Biden policies 'deeply problematic' to Israel, Saudi Arabia

Biden's foreign policy will be 'deeply problematic' to Israel, Saudi Arabia, analysts say
3 min read
17 December, 2020
A former US ambassador to Israel and a Middle East expert at the Council on Foreign relations have said that Biden's foreign policy could upset Israel and Saudi Arabia
Joe Biden will have to deal with his predecessor's actions in the Middle East [Getty]

Maneuvering a strong relationship with Saudi Arabia despite its human rights abuses and repairing the nuclear deal with Iran are among US President-Elect Joe Biden’s most pertinent priorities in the Middle East, two Middle East analysts have told the US think tank, the Council on Foreign Relations (CFR).

Outgoing US President Donald Trump is withdrawing US troops from Afghanistan and Iraq, and sponsoring normalisation agreements between Israel and several Arab states including the UAE, Bahrain and Morocco.

Joe Biden will be inaugurated early next year and will have to contend with his predecessor’s decisions.

Speaking during a CFR podcast, former US Ambassador to Israel Martin Indyk said that a Biden presidency is concerning to the United Arab Emirates, Israel and Saudi Arabia – traditional allies of the US.

"America’s friends [in the Middle East] are definitely concerned," he said.

"When they look at Joe Biden they don’t see him as the incoming president, but as Barack Obama’s Vice-President.  And they had a real problem with Obama’s policy. They are
aware that Biden wants to go back to the nuclear deal with Iran, which they found highly problematic because it didn’t deal with the other activities of Iran in the region, which were destabilising.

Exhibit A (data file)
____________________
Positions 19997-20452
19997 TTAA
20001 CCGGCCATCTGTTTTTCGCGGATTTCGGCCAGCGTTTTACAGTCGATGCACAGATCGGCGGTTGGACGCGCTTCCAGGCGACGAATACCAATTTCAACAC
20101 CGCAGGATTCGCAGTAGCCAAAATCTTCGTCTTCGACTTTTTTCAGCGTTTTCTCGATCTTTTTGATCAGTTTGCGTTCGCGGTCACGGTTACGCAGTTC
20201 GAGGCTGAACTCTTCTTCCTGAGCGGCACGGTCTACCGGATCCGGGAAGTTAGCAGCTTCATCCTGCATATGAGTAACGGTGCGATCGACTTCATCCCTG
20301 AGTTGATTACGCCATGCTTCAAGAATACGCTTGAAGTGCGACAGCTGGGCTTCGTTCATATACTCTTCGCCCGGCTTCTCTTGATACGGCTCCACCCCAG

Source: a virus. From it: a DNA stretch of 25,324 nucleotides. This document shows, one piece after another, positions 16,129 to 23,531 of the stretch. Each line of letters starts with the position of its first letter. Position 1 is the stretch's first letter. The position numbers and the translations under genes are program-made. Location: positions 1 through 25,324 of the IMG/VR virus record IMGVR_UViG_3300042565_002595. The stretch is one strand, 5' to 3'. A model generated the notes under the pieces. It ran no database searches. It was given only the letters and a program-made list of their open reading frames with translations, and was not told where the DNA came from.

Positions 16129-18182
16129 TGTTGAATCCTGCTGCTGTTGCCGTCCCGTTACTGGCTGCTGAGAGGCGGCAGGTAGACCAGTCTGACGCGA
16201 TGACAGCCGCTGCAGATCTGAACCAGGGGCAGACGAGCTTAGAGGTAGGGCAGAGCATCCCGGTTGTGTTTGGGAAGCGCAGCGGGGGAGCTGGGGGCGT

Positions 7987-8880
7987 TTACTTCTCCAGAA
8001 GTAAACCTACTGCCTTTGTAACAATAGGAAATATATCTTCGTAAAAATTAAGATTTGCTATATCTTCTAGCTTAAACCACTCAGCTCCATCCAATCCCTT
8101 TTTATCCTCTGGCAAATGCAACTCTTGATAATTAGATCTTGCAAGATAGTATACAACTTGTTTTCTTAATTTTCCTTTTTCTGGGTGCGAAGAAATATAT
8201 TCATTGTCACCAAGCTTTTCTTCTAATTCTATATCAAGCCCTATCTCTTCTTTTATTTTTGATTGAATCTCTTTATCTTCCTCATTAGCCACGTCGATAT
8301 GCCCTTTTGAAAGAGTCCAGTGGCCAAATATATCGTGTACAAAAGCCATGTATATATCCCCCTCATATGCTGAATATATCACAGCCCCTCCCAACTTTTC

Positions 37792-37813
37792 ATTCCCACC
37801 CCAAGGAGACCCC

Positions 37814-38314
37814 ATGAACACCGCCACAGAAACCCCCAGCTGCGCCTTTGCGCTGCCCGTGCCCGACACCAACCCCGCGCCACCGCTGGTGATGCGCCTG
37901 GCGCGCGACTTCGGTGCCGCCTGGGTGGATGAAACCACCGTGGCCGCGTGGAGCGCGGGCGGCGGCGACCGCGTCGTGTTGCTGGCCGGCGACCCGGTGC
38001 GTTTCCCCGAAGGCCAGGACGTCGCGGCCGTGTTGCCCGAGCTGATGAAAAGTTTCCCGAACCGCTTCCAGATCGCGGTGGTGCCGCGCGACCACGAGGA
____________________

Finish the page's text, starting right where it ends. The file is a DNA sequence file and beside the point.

"The Israelis have a similar concern about Iran. Netanyahu said publicly twice during this transition period that he is opposed to the United States going back to the nuclear deal.

"There’s a real concern in both the Israeli leadership and the Gulf Arab leadership and President Sisi of Egypt that what we’re going to see is a return to policies deeply problematic to them."

Steven A Cook, who is the Eni Enrico Mattei senior fellow for Middle East and Africa studies at the CFR, said that Saudi Arabia will have to renegotiate its relationship with the US under Biden.

"It’s clear the US-Saudi relationship will be relitigated in Washington," he said.

"There are a variety of issues: Saudi’s intervention in Yemen, arms sales to Saudi Arabia, the jailing of activists, the murder of Khashoggi, the Saudis in particular will have a difficult time in dealing with the Biden administration at the very least if Biden speaks up about human rights. That is going to be hugely different from what the Trump administration has done."

Indyk added that despite recent normalisation of ties with Israel by Morocco, Bahrain and the UAE, Biden is unlikely to place relations between Israel and the Arab states at the top of his agenda.

"Joe Biden’s been around American foreign policy for a long time," Indyk said

"He has a history of opposing military interventions. He approaches the region with a degree of scepticism. He knows the players well. He is a strong advocate of focusing on China and climate change."

The former US ambassador to Israel added, "Biden saw how impossible it was to move [leadership in] Israel/Palestine so he won’t be listening to the siren song of the Middle East peace-making. He knows you can’t ignore the Middle East but he will be far more focused on the nuclear deal with Iran and containing problems elsewhere."

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